My Friend Fillmore


It’s such a delight to encounter my favorite walking companion, Fillmore. He lives about a mile away and I never know if he’ll be in the yard or out on the porch when I walk by. I can’t help but laugh when I see him! He comes running to greet me, his eager brown eyes peering out from under his charming mop of hair and his whole body bouncing with enthusiasm- including his tongue. He leans into me affectionately as I pet him and ruffle up his tangled coat, which hangs in yarn like tendrils from his sides.

He is always in various stages of cleanliness. He had accompanied me home a few times before I met his kind person, who told me that Fillmore routinely visits other neighbors and I needn’t give him a ride home anymore; he knows his way around! So, I simply get to enjoy his endearing messiness and his enthusiastic companionship on my walk home along the ditch.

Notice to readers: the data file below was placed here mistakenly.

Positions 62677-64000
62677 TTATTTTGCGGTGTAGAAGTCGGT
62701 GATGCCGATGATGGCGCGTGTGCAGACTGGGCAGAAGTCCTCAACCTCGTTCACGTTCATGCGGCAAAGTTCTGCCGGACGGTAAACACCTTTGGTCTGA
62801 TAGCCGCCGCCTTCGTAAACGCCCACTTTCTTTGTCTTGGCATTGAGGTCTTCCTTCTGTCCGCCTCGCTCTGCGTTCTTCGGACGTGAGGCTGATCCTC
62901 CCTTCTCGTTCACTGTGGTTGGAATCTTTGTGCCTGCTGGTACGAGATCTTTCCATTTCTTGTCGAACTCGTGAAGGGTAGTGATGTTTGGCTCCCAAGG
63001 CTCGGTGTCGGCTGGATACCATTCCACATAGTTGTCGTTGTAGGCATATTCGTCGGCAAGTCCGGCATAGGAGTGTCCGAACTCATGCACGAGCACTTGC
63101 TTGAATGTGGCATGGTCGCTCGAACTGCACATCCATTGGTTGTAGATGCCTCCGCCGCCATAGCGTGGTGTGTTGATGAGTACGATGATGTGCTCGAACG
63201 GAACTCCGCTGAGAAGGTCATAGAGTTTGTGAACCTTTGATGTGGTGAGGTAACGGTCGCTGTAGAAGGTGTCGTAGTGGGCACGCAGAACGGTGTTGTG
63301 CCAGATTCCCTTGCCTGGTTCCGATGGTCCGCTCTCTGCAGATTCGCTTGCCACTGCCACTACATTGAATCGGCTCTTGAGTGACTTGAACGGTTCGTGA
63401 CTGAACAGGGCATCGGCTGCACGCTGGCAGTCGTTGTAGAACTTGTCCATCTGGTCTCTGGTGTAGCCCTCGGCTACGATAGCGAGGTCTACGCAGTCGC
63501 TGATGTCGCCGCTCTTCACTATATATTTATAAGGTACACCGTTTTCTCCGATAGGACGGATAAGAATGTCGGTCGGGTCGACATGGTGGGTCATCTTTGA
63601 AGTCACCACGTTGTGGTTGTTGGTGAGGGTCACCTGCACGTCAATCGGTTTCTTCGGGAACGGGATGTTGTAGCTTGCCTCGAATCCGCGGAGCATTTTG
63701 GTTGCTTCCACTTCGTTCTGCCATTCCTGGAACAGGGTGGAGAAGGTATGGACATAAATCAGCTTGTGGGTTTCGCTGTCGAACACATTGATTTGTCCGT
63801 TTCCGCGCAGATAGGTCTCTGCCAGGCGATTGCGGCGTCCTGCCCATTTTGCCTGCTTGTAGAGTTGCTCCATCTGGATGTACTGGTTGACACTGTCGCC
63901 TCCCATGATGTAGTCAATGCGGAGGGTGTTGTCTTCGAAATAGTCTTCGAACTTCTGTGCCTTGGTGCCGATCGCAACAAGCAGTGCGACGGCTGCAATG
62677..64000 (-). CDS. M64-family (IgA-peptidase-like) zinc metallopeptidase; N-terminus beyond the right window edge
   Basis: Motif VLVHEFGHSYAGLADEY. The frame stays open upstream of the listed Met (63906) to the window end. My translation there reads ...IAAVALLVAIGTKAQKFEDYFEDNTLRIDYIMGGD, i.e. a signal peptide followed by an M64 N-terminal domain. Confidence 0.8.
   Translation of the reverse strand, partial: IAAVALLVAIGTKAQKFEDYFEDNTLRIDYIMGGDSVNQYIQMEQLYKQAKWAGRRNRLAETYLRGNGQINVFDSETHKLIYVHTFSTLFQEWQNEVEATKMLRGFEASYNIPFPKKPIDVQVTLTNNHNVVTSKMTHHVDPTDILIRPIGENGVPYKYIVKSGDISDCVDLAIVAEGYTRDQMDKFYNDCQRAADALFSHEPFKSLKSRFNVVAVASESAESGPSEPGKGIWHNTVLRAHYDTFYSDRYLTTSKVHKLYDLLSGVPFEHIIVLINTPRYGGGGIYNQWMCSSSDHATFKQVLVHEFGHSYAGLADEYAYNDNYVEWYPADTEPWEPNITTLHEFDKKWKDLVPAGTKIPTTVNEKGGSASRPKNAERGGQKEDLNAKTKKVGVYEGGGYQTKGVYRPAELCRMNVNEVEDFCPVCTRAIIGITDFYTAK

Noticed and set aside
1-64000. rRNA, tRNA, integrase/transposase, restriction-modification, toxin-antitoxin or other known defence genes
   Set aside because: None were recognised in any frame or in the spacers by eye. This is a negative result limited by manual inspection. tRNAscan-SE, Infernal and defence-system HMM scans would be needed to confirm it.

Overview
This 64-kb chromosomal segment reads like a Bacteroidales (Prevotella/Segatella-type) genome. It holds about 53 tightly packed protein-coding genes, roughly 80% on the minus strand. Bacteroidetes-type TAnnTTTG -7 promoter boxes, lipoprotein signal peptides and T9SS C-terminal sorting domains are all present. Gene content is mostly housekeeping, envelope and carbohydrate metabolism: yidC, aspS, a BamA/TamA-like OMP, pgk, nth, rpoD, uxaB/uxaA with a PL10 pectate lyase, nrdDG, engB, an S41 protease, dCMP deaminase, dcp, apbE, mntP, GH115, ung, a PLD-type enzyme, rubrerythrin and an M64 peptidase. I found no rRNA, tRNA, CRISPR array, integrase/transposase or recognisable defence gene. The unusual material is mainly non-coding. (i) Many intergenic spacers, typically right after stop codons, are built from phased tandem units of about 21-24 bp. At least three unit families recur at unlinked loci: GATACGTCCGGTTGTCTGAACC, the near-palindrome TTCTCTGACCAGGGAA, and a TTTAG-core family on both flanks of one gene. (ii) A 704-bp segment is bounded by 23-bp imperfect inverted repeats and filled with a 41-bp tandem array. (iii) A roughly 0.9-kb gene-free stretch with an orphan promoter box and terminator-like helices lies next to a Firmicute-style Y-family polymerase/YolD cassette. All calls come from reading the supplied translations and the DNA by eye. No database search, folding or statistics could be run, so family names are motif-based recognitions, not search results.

The tips of the Cottonwood trees lining the ditch path now have gleaming golden leaves and the weeds lining the path have reached their full capacity, creating a tangle along the edges. Fillmore likes to trot alongside me with his nose to the dusty path, sniffing everything and then falling behind my steady strides. I hear his pattering feet thundering to catch up and he passes me, a mess of flying hair and scattering dirt. He always stops not far away, turning to look at me quizzically. He wants to make sure I’m coming, his eyes catching mine under the fringe of bangs. I smile. “Yes I’m coming.” He likes my company too.

I love how the ends of his twirled hair swing back and forth like a dusty skirt as he trots along. He must be impossible to keep clean. Soon he needs a drink and simply pushes himself down through the weeds, alighting in the ditch and doing a little swimming while lapping up the water. Of course, when he gets out he stands right next to me to shake off his sopping wet coat of muddy hair! No matter, he is gleaming with infectious happiness. We wind along together in content silence towards my house, the sun warming us both. It seems like such a simple thing to walk together, but my friend Fillmore gives me a gift every time he accompanies me. It’s the gift of having my heart opened to irresistible joy.

The White Horse